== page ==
Michael Cohen, US President Donald Trump’s former lawyer has claimed that Donald Trump ordered him to find someone to fake bid on and purchase a portrait of himself at a high society art auction. Once Cohen had bought the painting, he was then paid $60,000 with money allegedly from the Trump Foundation.
Cohen told the House oversight committee that Trump ordered him to find a bidder to purchase the portrait by William Quigley, with the clear goal to “ensure that his portrait, which was going to be auctioned last, would go for the highest price of any portrait that afternoon”.
“Mr Trump directed the Trump Foundation, which is supposed to be a charitable organization, to repay the fake bidder, despite keeping the art for himself.” Cohen told Congress.
The painting was being auctioned of at the ArtHamptons gala, one of the three main art events that takes place in the Hamptons every summer. Trump had tweeted about the sale saying he had “just found out about it”.
This is not the first time the story about this auctioning surfaces. Dan’s Papers, a local Hamptons Newspaper, interviewed Quigley about the sale in 2015 and he also revealed that Trump had paid for the painting in person.
“He was nothing but a gentlemen,” Quigley said. However, Cohen’s testimony adds speculation that Trump used Trump Foundation money to finance it.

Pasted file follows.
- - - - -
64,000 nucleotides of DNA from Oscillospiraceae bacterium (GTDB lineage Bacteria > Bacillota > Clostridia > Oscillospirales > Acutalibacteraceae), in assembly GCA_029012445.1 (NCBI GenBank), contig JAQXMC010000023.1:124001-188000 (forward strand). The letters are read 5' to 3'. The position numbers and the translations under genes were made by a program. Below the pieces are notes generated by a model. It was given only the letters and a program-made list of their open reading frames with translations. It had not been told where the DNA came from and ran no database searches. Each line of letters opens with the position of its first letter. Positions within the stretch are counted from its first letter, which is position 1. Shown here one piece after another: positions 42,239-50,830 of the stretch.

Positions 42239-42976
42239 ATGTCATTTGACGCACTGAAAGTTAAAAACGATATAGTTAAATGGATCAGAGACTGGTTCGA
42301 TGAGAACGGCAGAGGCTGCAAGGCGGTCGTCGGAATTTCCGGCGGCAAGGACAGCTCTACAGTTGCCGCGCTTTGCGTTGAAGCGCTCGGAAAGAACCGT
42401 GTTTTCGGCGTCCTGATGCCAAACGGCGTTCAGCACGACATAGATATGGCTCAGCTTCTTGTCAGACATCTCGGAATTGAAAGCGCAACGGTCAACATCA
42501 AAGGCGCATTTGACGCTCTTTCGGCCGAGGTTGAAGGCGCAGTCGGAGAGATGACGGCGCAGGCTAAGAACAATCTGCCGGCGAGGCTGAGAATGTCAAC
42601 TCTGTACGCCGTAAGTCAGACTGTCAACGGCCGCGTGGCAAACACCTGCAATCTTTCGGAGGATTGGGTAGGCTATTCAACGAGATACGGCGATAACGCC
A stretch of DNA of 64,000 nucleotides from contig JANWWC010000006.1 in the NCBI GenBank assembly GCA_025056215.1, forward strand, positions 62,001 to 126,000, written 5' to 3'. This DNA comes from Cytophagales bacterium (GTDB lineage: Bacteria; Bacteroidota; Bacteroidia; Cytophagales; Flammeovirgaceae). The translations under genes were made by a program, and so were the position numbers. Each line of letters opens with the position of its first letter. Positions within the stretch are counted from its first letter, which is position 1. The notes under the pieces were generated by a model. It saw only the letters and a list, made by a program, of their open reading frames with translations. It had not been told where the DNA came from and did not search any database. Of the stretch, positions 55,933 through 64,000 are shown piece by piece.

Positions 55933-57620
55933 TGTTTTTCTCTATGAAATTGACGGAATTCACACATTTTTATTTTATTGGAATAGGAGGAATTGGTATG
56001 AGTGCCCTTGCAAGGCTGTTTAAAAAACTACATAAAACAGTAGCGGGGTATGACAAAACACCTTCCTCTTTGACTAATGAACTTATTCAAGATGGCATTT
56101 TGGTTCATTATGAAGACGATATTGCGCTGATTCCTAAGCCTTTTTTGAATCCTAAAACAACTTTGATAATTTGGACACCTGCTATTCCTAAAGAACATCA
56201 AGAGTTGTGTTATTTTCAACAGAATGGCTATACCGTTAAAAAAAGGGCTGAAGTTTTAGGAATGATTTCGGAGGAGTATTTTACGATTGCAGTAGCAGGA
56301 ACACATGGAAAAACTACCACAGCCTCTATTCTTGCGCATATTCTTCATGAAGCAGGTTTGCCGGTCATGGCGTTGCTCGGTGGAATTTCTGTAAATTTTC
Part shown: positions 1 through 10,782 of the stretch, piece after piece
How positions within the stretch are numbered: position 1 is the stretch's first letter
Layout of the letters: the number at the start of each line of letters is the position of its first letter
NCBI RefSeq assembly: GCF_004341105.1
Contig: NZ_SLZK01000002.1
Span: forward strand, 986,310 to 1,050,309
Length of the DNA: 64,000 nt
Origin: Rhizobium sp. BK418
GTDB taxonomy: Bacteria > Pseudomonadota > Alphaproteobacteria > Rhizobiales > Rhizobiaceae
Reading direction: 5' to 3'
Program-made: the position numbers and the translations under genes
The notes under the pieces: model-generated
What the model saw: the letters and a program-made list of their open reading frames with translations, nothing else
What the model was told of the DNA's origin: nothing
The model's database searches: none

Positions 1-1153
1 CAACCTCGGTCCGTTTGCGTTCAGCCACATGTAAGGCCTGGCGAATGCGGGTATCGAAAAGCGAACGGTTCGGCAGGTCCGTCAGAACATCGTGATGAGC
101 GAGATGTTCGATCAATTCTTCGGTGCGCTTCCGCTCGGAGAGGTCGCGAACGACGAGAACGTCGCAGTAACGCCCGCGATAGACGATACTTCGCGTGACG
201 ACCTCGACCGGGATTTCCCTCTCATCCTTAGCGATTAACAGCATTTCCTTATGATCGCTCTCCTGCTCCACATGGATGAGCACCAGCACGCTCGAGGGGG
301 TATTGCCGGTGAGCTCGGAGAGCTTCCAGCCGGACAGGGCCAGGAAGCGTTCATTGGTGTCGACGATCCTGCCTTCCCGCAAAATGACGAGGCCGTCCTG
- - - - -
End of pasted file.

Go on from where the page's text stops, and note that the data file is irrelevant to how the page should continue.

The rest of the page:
Interestingly enough, this is also not the first time that Trump uses his foundation’s funds to bid or purchase a portrait of himself at auction. Only last year, the New York’s attorney’s general office, which was investigating corruption at the Trump foundation, revealed that Trump had bid $10,000 for a portrait of himself at a charity auction in Mar-a-Lago.
That portrait was by Havi Schanz, an Israeli artist, and Cohen claimed that Trump was hoping to get the bidding started at a high price but as no one else bid, he ended up paying for it.
This is certainly not uncommon in the industry as art dealers and gallerists often bid up works by artists they represent at auction. Sometimes they do this to drive up the price of specific works, which impacts the value of all other works by that artist; other times, gallerists bid on their own artists’ works to ensure that they don’t go unsold, negatively impacting their artist’s value.